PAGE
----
What went up last evening came back down this morning. Yesterday, I collected the candy and cards my boys received for Valentines Day and put them up in the cupboard. This morning, however, I discovered that the candy and cards came down and into the hands of my boys. I forgot to lock up the snack cupboard, so I guess they thought it was a free for all.
After getting dressed to take the older one to school, I checked on my nine year old and five year old sons. They were in the older son's bed room. The booty was on the bed and each had some candy in their hands. Both were looking at the cards that they had spread across my son’s blue striped comforter.
Needless to say, I had some trouble from both in terms of getting them away from their bounty. I had twenty minutes to give them breakfast, get them both to put on their snow things and then deliver my second grader (yep, he's a bit behind for his age) to school. We had no time to waste.
We did end up a little bit late (five minutes at the most). While my school boy put his things in his locker, I took my little one in with me to explain to the teacher why we were late and to warn her that he might be on a sugar high. She just laughed.
Being a little late was our bad news and that was just a slight annoyance. The good news is that the principal stopped us on our trek down the hallway to my son's locker.
He had wanted to tell me that he heard that my guy (who is on the autism spectrum) did really well at the school's talent show audition yesterday. I smiled and said "yes he did!" We were both acknowledging that my son will be performing in the school talent show on February 28 with some of his neuro-typical classmates.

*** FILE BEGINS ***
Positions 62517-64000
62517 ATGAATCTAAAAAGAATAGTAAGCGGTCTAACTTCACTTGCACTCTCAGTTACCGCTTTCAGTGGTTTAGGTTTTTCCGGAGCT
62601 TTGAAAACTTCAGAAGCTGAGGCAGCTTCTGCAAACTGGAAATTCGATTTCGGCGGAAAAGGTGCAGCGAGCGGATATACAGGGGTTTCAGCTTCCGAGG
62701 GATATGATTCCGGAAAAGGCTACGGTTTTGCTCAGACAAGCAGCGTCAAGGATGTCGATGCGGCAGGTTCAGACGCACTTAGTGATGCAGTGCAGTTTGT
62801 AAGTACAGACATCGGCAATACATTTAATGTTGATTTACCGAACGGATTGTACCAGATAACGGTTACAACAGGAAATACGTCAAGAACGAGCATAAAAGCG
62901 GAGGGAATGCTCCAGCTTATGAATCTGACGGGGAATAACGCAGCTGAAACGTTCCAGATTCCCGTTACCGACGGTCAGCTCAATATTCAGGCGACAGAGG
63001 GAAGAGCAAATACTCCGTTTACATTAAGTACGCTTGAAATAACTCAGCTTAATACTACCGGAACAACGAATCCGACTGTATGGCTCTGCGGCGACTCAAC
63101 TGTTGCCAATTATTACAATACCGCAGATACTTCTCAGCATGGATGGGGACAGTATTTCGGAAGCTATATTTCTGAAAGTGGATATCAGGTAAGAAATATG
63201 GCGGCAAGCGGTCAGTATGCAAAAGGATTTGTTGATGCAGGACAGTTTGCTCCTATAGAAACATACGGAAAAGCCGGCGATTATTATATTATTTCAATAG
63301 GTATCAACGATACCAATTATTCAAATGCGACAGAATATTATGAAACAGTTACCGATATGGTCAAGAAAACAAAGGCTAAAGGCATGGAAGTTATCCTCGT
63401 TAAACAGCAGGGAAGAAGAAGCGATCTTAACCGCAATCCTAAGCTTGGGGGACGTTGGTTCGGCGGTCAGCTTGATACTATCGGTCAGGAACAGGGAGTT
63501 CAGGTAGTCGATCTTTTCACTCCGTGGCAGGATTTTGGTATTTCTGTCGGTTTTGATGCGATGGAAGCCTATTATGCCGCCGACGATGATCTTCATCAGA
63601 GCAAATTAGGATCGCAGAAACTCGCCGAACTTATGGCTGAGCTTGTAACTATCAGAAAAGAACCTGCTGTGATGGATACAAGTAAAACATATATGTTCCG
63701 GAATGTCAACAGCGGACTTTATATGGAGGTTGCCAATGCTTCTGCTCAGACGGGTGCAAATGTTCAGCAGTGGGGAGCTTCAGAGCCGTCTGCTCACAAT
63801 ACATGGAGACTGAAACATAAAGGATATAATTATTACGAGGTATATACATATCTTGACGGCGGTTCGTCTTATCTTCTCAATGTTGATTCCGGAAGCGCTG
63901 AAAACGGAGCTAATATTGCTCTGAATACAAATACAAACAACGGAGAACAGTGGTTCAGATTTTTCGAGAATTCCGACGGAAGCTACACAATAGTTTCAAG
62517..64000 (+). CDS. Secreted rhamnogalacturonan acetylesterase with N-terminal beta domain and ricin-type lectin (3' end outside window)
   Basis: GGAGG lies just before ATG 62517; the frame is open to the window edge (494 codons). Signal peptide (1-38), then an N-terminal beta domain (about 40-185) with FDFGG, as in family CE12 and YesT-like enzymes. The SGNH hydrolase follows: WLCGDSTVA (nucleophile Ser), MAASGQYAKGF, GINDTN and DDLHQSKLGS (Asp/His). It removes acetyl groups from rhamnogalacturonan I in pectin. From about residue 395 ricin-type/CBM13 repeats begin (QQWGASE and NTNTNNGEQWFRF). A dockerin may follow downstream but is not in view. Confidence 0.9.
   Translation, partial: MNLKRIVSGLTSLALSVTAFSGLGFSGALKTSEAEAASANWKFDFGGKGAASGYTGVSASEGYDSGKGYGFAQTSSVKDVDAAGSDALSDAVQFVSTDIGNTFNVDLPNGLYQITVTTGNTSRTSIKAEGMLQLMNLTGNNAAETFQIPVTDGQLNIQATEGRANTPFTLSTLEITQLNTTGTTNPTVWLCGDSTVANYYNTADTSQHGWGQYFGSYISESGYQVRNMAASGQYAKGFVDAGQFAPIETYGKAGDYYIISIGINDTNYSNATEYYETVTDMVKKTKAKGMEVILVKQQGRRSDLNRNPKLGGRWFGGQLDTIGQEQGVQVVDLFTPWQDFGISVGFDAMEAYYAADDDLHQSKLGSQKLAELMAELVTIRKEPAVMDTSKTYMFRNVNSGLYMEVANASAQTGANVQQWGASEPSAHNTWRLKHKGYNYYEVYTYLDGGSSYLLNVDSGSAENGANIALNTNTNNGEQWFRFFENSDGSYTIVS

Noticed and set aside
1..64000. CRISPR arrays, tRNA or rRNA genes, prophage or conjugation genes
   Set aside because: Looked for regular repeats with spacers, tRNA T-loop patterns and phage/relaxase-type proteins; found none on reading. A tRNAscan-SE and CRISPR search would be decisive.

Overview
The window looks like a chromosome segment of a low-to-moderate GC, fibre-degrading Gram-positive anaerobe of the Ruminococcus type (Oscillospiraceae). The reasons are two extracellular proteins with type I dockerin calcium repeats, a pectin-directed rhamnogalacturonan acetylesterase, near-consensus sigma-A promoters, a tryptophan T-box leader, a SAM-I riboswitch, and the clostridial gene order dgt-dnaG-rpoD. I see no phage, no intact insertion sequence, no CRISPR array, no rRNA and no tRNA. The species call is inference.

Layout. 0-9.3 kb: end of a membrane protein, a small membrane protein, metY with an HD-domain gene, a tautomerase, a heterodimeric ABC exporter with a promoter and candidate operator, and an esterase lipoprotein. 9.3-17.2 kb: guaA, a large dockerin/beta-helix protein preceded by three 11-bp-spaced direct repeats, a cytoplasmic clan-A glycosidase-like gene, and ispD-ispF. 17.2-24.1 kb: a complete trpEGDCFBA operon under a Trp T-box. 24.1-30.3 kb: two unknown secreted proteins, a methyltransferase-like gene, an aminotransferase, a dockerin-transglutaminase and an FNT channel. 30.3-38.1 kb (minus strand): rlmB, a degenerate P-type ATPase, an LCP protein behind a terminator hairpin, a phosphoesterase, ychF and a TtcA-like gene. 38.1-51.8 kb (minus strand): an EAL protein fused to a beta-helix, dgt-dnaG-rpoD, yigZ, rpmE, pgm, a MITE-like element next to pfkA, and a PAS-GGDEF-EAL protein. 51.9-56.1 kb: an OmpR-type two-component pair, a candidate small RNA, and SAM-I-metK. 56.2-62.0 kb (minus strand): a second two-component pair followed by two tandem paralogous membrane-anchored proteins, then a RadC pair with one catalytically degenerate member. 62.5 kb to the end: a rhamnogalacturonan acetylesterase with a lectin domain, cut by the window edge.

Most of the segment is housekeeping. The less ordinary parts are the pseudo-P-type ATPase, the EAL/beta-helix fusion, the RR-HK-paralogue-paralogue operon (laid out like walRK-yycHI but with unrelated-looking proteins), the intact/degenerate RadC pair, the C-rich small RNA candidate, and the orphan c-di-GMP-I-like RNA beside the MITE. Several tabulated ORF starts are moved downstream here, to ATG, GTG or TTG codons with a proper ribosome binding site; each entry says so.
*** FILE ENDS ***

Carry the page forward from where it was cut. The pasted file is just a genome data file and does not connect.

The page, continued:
The principal may have been motivated by my anxious little email I sent to both him and teacher in charge about giving my guy a chance. You see, my son sings a little off key, so I felt it necessary to explain that his act would be campy and fun by nature. I also wrote that my guy has been singing his Froggy song to everyone he knows since July.
What I should have done was give everyone the benefit of the doubt and just have faith that everything would be OK. But no, I played the part of the anxious mama hen looking out for her little chick. I suppose that my emails weren't necessary.
However, I wanted to do everything I could to ensure my son's success. What was necessary was an explanation with a social story of what an audition is. I felt like Shirley (Black) Temple's mom saying "Sparkle! Sparkle! Sparkle! when I told my son he should perform with a smile and show how much fun he has while singing his favorite song. I also explained that not everyone who tried out for the show would get chosen. Well, I'm happy to say my son performed beautifully and received a paper saying that he was in and that he did a nice job.
His recent success is a sign that my son and the rest of my family (despite some anxiety on my part) is up in a good place. I'm hoping that we stay there for awhile. I'd even be OK with being in a neutral spot, the best place to be according to the late philosopher Joseph Campbell. Of course I wouldn't be me if I didn't worry about what might happen in the future. Maybe all I need is a little faith...